The Duce Issue 2019 10 - 1 August 2019

From the Principal

This week I would like to begin by explaining the Student Progression and Promotion Policy, a process currently underway, which involves a number of our students.

The Student Progression and Promotion Policy is designed to support, monitor, encourage and guide students whose Semester 1 Report and teacher feedback indicated some issues that need urgent attention. These include, but are not limited to; a consistent pattern of non‐completion of work, lack of homework and revision, lower than expected achievement in assessment tasks, poor application in class and/or ongoing behavioural issues in a significant number of subjects.

Interventions are designed and implemented with the express intention of supporting our young men in their required improvement. For some, it’s simply a stronger work ethic, better organisation, setting goals and developing more independence as a learner.

In some classes, it is the teacher who does most of the heavy lifting. Students need to take more responsibility, know what is expected of them and be prepared to work to the best of their ability to meet the demands of the course.

Working in concert with both the student and parents, a variety of Learning and Wellbeing staff will identify areas for improvement and develop strategies to assist each student to achieve his personal best. With this support mechanism in place, staff, students and parents can identify where the gaps are and agree on committing to a series of strategies to improve.

Another critical consideration is to ensure our students achieve the standard required to genuinely earn promotion to secure a position at the next year level. In Years 10 — 12, a student must demonstrate the attitude, approach and work ethic required to access and continue in the elective subjects of his choice.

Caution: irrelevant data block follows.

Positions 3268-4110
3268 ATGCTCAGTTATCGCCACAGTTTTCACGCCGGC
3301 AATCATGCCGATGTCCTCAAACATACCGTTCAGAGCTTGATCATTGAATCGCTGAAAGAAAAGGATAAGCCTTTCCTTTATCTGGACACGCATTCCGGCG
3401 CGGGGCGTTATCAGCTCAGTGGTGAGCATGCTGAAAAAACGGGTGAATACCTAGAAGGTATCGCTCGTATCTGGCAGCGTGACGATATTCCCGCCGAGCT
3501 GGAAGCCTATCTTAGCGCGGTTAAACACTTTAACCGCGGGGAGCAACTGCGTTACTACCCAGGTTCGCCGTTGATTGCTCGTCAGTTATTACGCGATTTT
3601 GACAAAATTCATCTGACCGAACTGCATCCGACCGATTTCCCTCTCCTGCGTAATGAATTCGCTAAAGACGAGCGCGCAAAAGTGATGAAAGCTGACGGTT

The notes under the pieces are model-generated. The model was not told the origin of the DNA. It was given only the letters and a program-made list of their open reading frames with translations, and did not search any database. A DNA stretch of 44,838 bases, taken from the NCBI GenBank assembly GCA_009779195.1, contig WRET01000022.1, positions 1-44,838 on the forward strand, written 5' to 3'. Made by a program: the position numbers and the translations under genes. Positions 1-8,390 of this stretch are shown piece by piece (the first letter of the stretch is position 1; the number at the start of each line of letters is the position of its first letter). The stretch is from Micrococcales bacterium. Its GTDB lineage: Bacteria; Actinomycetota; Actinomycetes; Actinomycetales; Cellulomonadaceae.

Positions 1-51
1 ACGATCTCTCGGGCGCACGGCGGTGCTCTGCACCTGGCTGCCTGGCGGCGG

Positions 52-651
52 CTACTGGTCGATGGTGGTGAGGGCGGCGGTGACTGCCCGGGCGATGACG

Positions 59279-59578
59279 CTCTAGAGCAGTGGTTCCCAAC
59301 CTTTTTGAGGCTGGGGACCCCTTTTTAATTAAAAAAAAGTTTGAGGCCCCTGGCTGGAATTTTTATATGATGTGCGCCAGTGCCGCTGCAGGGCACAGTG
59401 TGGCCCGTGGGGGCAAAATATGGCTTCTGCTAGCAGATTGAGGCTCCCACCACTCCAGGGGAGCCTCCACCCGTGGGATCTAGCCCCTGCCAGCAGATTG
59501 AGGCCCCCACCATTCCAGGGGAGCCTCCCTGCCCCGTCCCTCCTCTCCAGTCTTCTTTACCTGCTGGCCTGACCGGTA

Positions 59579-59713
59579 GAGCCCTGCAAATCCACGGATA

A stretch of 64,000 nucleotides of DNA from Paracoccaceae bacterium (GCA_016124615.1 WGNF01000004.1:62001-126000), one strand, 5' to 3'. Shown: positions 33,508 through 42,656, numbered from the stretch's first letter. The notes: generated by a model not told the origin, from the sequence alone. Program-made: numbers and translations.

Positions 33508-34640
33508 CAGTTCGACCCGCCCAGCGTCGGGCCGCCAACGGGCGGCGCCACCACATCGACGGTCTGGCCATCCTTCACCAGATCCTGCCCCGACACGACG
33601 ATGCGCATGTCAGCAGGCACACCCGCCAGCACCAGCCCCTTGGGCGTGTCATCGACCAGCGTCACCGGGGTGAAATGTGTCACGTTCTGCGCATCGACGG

Each must be aware of and take responsibility for what is required to navigate his various subjects and meets the demands of each to the best of his ability. His teachers will encourage, guide and support him, but ultimately our expectations are that each student is on board with our standards for learning, endeavour and respect.

The review of Semester 1 Reports also provides an opportunity for staff to identify and acknowledge the very many students who have performed exceptionally well. It is always heartening each semester to read and hear of so many of our young men who have worked in a spirit of cooperation with their teacher, pushed themselves and demonstrated clear progression from earlier in the year. This must be the goal of all our students.

On another subject, I am very excited about our inaugural Blokes and Books Breakfast, to be held in the Gymnasium, 7:30am – 8:30am on Tuesday 13 August. We are already nearing our capacity of 100 but elsewhere in this edition of the Duce you can find details of how to book.

The novel concept (excuse the pun) is that students and their dads come and share in the benefits of reading. We are thrilled to have bestselling author Morris Gleitzman as our special guest. Morris will run a variety of activities while we are served a selection of breakfast treats prepared by our very own VCAL students.

While it promises to be a wonderful, enjoyable morning, the Blokes and Books Breakfast is really about acknowledging and celebrating reading and the almost infinite list of benefits it brings. I am admittedly rather biased and pretty passionate about this – I read my current novel of choice each and every night when going to bed. It’s a terrific way to wind down, escape and prepare to switch off and sleep well.

The relaxation and enjoyment to be found in a great story are obvious, but for our students, it is SO important that they are regular and competent readers. The benefits of reading on literacy skills are indisputable, but strong reading habits develop great skills in so many areas of learning and transfer into other benefits as well. It is just superb that library borrowing rates for our students in 2019 are up 150% from last year!

Mr Peter Houlihan


The future is an unknown country. It is an unfamiliar place, imbued with our hopes and desires, our anxieties and uncertainties. As a projection of our present reality, how we conceive our future is largely dependent upon our current frame of mind.

Mr Mark Gustincic
Deputy Principal — Learning and Teaching

The Role of the DLD — Student Progression

Part of this role is to monitor student progress throughout the College and the work with teachers, mentors and coordinators, to ensure that we are offering support and pathways to individuals and groups of students to achieve their individual success.

Prior to starting at De La Salle College in Year 5 or 7, and again in Year 8 and Year 10, students complete Academic Testing of their skills in;

  • problem‐solving
  • literacy
  • and numeracy